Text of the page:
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Dotson v. Energy Future Holdings Corp.

United States District Court, W.D. Oklahoma

February 5, 2018

VANCE DOTSON, Plaintiff,
v.
ENERGY FUTURE HOLDINGS CORP. d/b/a TXU ENERGY, et al., Defendants.

          ORDER

          TIMOTHY D. DEGIUSTI, UNITED STATES DISTRICT JUDGE.

         Before the Court is Plaintiff's Second Motion for Entry of Default [Doc. No. 33] against three of the TXU Energy Defendants[1]. TXU Energy Defendants have filed a response in opposition [Doc. No. 35]. For the following reasons, the Court denies Plaintiff's Second Motion for Entry of Default [Doc. No. 33].

         FACTUAL BACKGROUND

         On November 13, 2017, the Court denied Plaintiff's First Motion for Entry of Default [Doc. No. 15] and directed TXU Energy Defendants to answer or otherwise respond to Plaintiff's Complaint within 21 days from the date of the Order. [Doc. No. 31]. Within the 21 days, TXU Energy Defendants[2] filed a Motion for Summary Judgment [Doc. No. 32], on December 4, 2017.

         On December 5, 2017, Plaintiff filed his Second Motion for Entry of Default [Doc. No. 33], asserting that three of the TXU Energy Defendants had failed “to plead or otherwise defend.” TXU Energy Defendants responded in opposition [Doc. No. 35]. TXU Energy Defendants maintain that they have complied with the Court's Order [Doc. No. 31] to “answer or otherwise respond to Plaintiff's Complaint within 21 days” by filing their Motion for Summary Judgment on December 4, 2017.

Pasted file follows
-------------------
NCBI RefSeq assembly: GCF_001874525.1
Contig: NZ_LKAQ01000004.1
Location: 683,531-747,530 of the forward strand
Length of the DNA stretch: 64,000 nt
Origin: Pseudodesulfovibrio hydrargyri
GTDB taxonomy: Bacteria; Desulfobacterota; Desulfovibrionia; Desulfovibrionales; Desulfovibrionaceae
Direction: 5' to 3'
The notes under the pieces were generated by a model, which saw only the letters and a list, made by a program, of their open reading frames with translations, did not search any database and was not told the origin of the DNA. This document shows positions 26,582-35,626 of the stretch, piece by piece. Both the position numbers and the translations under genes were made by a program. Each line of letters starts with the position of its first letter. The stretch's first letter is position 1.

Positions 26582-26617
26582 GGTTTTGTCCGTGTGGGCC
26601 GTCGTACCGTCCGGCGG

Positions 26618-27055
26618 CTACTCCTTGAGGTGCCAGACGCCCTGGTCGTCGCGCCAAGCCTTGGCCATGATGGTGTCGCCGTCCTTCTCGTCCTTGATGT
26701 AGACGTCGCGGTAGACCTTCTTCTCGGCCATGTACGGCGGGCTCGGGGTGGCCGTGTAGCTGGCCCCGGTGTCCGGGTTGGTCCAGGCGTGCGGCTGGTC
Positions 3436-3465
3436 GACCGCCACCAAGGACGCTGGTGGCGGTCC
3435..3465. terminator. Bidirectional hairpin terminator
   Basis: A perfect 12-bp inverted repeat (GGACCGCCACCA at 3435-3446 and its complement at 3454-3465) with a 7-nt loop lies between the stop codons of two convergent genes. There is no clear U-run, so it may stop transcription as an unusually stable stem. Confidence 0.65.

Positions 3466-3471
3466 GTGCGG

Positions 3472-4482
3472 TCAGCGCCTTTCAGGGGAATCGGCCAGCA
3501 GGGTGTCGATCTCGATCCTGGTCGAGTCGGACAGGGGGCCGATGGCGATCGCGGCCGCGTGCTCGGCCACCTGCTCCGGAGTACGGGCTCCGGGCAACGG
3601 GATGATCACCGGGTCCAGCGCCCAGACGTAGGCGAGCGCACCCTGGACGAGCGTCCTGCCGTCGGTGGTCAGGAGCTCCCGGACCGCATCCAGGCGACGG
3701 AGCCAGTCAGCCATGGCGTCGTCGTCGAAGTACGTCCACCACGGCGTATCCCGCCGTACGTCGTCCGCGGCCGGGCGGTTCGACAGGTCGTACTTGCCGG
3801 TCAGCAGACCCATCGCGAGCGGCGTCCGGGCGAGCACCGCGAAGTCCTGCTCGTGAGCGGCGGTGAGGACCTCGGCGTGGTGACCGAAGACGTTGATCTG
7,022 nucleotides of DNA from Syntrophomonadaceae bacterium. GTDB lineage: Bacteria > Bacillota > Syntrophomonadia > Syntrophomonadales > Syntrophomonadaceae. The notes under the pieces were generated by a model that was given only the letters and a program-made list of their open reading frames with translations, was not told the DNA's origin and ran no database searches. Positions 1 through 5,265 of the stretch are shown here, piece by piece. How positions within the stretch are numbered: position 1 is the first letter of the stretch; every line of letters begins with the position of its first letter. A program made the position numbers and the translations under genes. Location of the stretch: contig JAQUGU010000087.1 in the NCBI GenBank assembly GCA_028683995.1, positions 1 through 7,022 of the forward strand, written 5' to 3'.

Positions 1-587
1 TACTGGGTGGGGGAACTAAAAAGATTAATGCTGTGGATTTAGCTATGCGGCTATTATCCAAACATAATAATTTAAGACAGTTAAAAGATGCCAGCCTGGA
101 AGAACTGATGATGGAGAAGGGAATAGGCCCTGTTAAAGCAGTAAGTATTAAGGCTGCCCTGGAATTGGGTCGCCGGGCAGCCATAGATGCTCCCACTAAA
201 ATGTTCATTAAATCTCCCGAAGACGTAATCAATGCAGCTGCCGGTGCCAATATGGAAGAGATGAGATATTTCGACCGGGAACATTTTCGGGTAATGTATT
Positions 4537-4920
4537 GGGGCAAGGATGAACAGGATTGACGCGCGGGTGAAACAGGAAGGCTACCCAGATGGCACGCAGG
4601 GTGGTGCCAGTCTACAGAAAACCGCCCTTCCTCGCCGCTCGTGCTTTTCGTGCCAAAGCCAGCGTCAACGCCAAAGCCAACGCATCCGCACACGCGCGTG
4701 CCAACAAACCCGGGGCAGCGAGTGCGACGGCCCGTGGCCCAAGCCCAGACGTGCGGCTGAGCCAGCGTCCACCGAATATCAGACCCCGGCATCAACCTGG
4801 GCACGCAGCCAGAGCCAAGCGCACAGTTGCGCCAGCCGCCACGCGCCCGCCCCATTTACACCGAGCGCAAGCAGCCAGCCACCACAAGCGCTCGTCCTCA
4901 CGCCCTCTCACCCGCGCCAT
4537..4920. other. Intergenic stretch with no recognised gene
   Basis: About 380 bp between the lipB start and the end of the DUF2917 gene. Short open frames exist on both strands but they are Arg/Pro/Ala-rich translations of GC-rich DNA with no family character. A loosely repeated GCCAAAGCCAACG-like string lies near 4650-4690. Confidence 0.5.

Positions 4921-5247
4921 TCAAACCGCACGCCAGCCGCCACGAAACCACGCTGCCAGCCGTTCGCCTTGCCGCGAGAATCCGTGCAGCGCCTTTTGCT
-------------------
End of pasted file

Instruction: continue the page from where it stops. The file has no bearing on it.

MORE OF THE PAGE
ANALYSIS

         The decision whether to enter default judgment falls within the Court's discretion. Dennis Garberg & Assoc., Inc. v. Pack-Tech Int'l Corp., 115 F.3d 767, 771 (10th Cir. 1997). “The preferred disposition of any case is upon its merits and not by default judgment.” Gomes v. Williams, 420 F.2d 1364, 1366 (10th Cir. 1970). As the Tenth Circuit has noted, default judgments are “a harsh sanction”; they are not favored. M.E.N. Co. v. Control Fluidics, Inc., 834 F.2d 869, 872 (10th Cir. 1987); Cessna Finance Corp. v. Bielenberg Masonry Contracting, Inc., 715 F.2d 1442, 1444 (10th Cir. 1983). In fact, default judgment is normally “viewed as available only when the adversary process has been halted because of an unresponsive party.” In re Rains, 946 F.2d 731, 732 (10th Cir. 1991).

         Fed. R. Civ. P. 55(a) provides that a clerk must enter default when a party “has failed to plead or otherwise defend.” Pursuant to the Court's Order [Doc. No. 31], an answer or responsive pleading was due December 4, 2017. On December 4, 2017, TXU Energy Defendants responded in the form of a motion for summary judgment [Doc. No. 32].